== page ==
NSFAS board confirms suspension of CEO Andile Nongogo

NSFAS CEO Andile Nongogo has been at the centre of a previous tender controversy while he was head of Ssetta. File photo.
NSFAS CEO Andile Nongogo has been at the centre of a previous tender controversy while he was head of Ssetta. File photo.
Image: Supplied

The board of the National Student Financial Aid Scheme (NSFAS) has confirmed it suspended CEO Andile Nongogo over allegations made against him while he was at the helm of the Services Sector Education and Training Authority (Ssetta). 

NSFAS said on Wednesday that over the past few weeks several allegations were levelled against Nongogo.

“The allegations relate to his work with the Ssetta and how this may relate to unacceptable conduct in the awarding of bids at NSFAS. While the board recognises that, in the main, the allegations stem from activities in another organisation, it views them in a serious light.” 

The Sunday Times reported at the weekend that a director of Coinvest Africa, Tshegofatso Ntumba, landed a R29m deal with Ssetta in 2018 to supply promotional items at grossly inflated prices. 

Nongogo was the CEO of Ssetta at the time, while Ntumba was involved as director of the company Star Sign and Print. 

Coinvest Africa is one of four companies awarded contracts by NSFAS to make direct payment of allowances into students’ bank accounts.  

This system has been roundly condemned by students, who recently marched to the Union Buildings in Pretoria to voice their dissatisfaction.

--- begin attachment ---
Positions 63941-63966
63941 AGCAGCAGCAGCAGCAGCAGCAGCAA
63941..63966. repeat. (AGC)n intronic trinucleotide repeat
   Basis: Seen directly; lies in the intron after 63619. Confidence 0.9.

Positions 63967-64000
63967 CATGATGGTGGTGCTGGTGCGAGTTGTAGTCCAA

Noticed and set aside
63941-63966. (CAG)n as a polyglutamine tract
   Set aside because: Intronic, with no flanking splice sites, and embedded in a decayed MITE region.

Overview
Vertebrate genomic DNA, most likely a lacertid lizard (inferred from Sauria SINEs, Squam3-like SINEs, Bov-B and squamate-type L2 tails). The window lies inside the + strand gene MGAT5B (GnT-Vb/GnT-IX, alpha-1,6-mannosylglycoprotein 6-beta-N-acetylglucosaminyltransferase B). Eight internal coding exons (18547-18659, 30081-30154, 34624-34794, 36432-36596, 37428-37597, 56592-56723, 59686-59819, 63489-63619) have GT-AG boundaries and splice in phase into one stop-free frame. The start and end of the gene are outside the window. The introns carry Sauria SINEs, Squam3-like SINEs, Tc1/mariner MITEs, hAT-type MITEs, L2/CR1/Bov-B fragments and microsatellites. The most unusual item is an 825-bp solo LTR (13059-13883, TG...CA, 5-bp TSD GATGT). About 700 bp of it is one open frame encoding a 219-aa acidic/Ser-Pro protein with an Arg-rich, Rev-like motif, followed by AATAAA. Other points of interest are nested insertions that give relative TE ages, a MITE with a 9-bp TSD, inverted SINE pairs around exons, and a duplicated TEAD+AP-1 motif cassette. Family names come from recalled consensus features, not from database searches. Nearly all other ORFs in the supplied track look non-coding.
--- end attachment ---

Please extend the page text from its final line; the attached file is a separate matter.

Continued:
On Wednesday, students from Stellenbosch University and the University of the Western Cape marched to parliament in Cape Town demanding the system be scrapped.

The R29m deal was first exposed by the Organisation Undoing Tax Abuse (Outa) which released an update of its October investigation into NSFAS’s direct payment system recently.  

Among the goods it provided were 20,000 exam pads at a unit cost of R214, which according to Outa retail for about R21. 

In its updated report, Outa made several findings which included that the four companies are not registered financial service providers and are relatively new firms with “very little proof of experience as fintech companies”.  

It also found that after negotiations with the service providers, NSFAS agreed to a monthly fee of R102.35 on students’ bank account, but decreased the monthly fee to R29 and eventually R12. 

While NSFAS refused to divulge how much the contracts awarded to the four service providers are worth, according to calculations by the Sunday Times, each company is expected to make about R330m over five years. 

Meanwhile, according to the NSFAS statement, the scheme said it ran an almost R50bn budget which services young people from poor and working-class backgrounds”.  

“This is no small task, as it has an impact on skill development and consequently the economic development of our nation. The board believes in executing this responsibility, public trust is of paramount importance.” 

It said that “in the interest of the image of NSFAS, the board has resolved to investigate the allegations with a particular focus on the direct payment project”. 

CFO Masile Ramorwesi will act as CEO until further notice. 

NSFAS said the investigation “is no pronouncement of guilt against the CEO, but an objective effort to determine the veracity of the allegations”. 



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